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Figure 10

(A) Local WSR measurements at five different locations inside the sac: (a) proximal neck, (b) proximal wall, (c) dome, (d) distal wall, and (e) distal neck of the aneurysm. (B) Coordinate system of positive WSR in the aneurysm and the parent artery.

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Figure 11

WSR at the proximal neck of the aneurysm (Location (a)) for all cases: (A) control and Divertor Nos. 1, 3, and 5 and (B) control and Divertor Nos. 2, 4, and 6. Error bars denote SEM (n=3).

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Figure 12

WSR at the dome of the aneurysm (Location (c)) for all cases: (A) control and Divertor Nos. 1, 3, and 5 and (B) control Divertor Nos. 2, 4, and 6. Error bars denote SEM (n=3).

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Figure 13

WSR at the distal neck of the aneurysm (Location (e)) for all cases: (A) control and Divertor Nos. 1, 3, and 5 and (B) control and Divertor Nos. 2, 4, and 6. Error bars denote SEM (n=3).

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Figure 14

Velocity vectors in vertebral artery of the silicone model: (A) pre-implantation of a divertor and (B) post-implantation of a divertor

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Figure 1

(A) Silicone replica of elastase-induced aneurysm model in rabbit and (B) a silicone model placed in a Plexiglas box

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Figure 2

Modified flow rate in the ascending aorta of the anesthetized rabbit (— —) and flow rate in the ascending aorta of the flow model (—) (error bars denote SEM (n=3))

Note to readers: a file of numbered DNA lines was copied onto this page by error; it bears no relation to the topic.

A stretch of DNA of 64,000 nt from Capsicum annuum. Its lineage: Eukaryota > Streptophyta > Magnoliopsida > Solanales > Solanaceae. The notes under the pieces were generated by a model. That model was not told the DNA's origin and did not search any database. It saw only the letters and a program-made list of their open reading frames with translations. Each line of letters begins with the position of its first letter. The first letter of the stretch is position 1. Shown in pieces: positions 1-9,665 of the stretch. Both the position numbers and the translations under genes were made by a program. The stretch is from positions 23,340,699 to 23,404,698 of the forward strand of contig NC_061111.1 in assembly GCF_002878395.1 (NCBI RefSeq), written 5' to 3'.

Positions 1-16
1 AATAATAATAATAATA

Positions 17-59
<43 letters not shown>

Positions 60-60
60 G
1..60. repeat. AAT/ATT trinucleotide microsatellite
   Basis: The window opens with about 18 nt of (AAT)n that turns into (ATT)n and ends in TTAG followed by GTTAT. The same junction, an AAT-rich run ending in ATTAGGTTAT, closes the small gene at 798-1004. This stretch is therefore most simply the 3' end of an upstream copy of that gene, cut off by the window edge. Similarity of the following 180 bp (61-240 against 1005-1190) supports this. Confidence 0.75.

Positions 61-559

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Figure 15

Flow rates in the vertebral artery in all cases: (A) control and cases after flow divertors implanted (Divertor Nos. 1, 3, and 5) and (B) control and cases after flow divertors implanted (Divertor Nos. 2, 4, and 6). Error bars denote SEM (n=3).

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Figure 3

Schematic of mock circulation loop and PIV system

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Figure 4

PIV results of flow patterns in the aneurysm of the silicone model during a cardiac cycle (control)

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Figure 5

PIV results of flow patterns in the aneurysm of the silicone model with flow Divertor No. 6 during a cardiac cycle

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Figure 6

Temporal evolution of intra-aneurysmal circulation: (A) control, (B) after flow divertors implanted (Divertor Nos. 1, 3, and 5), and (C) after flow divertors implanted (Divertor Nos. 2, 4, and 6). Error bars denote SEM (n=3).

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Figure 7

Mean hydrodynamic circulation inside the aneurysm before and after implantation of flow divertors. Error bars denote SEM (n=3). (ns: P>0.05,  *: P<0.05,  **: P<0.01, and  ***: P<0.001).

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Figure 8

Mean kinetic energy inside the aneurysm before and after implantation of flow divertors. Error bars denote SEM (n=3) (ns: P>0.05,  *: P<0.05,  **: P<0.01, and  ***: P<0.001).